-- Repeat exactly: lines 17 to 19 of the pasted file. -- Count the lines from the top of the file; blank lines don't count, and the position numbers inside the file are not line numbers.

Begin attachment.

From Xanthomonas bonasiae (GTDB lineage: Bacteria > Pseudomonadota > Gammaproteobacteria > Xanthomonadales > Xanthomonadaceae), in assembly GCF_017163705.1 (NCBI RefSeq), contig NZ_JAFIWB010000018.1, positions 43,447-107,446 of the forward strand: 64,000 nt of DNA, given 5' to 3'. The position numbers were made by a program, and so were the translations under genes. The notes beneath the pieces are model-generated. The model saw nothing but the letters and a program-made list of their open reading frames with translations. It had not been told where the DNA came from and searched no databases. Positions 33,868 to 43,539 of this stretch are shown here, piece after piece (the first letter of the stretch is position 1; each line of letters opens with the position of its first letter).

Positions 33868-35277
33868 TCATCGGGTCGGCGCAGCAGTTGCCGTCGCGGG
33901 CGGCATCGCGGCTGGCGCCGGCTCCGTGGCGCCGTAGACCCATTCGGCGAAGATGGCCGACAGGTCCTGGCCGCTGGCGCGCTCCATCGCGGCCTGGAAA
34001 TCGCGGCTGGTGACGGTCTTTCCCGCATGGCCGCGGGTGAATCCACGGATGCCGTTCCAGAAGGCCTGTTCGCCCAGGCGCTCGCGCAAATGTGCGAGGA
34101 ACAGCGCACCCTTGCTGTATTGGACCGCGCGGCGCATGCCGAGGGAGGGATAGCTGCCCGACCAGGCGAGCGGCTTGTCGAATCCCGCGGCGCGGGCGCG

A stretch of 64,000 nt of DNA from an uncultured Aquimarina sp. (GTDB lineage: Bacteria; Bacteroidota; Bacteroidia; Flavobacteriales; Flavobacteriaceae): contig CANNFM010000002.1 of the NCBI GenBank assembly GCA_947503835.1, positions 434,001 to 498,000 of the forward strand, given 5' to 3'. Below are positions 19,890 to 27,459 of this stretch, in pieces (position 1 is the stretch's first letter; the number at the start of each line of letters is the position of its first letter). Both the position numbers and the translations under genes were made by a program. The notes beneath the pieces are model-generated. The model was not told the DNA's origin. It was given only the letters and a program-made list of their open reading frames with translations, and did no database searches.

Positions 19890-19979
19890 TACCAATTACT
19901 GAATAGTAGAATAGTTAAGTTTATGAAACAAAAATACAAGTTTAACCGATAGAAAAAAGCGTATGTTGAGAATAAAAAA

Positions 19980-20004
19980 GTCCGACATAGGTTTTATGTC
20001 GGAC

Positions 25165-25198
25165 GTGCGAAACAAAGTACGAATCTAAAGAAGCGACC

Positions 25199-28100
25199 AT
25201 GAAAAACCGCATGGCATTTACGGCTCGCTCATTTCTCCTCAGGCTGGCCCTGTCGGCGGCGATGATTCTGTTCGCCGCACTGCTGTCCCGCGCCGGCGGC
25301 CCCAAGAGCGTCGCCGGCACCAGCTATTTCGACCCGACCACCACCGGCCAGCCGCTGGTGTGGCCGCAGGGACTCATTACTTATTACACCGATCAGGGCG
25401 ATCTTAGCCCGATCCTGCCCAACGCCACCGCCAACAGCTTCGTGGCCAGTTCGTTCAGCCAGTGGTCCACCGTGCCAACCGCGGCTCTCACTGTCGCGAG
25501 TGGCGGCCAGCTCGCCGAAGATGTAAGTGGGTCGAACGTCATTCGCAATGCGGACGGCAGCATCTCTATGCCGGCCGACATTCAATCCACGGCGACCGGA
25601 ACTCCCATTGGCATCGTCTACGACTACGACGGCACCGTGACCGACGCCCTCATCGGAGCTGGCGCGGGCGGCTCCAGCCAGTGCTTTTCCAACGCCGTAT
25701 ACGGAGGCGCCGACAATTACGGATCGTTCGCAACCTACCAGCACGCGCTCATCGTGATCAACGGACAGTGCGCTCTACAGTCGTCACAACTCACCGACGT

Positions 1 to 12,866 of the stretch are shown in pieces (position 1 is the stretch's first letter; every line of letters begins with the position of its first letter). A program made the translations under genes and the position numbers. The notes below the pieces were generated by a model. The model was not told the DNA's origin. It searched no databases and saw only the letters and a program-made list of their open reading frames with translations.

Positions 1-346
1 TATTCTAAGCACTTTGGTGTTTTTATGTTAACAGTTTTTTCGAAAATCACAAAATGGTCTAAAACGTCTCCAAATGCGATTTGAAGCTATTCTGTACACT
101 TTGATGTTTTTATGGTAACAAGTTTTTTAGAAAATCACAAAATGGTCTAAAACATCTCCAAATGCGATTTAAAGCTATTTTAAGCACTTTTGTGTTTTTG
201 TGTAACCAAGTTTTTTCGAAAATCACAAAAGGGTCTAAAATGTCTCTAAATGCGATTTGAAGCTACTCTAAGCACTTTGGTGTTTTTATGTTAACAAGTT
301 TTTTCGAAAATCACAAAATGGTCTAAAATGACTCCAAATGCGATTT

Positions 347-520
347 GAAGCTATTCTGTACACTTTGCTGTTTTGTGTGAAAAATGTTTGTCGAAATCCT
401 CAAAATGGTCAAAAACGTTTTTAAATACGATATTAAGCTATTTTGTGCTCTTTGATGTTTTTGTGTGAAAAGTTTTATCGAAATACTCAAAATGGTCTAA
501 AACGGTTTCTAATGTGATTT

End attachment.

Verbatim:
25199 AT
25201 GAAAAACCGCATGGCATTTACGGCTCGCTCATTTCTCCTCAGGCTGGCCCTGTCGGCGGCGATGATTCTGTTCGCCGCACTGCTGTCCCGCGCCGGCGGC
25301 CCCAAGAGCGTCGCCGGCACCAGCTATTTCGACCCGACCACCACCGGCCAGCCGCTGGTGTGGCCGCAGGGACTCATTACTTATTACACCGATCAGGGCG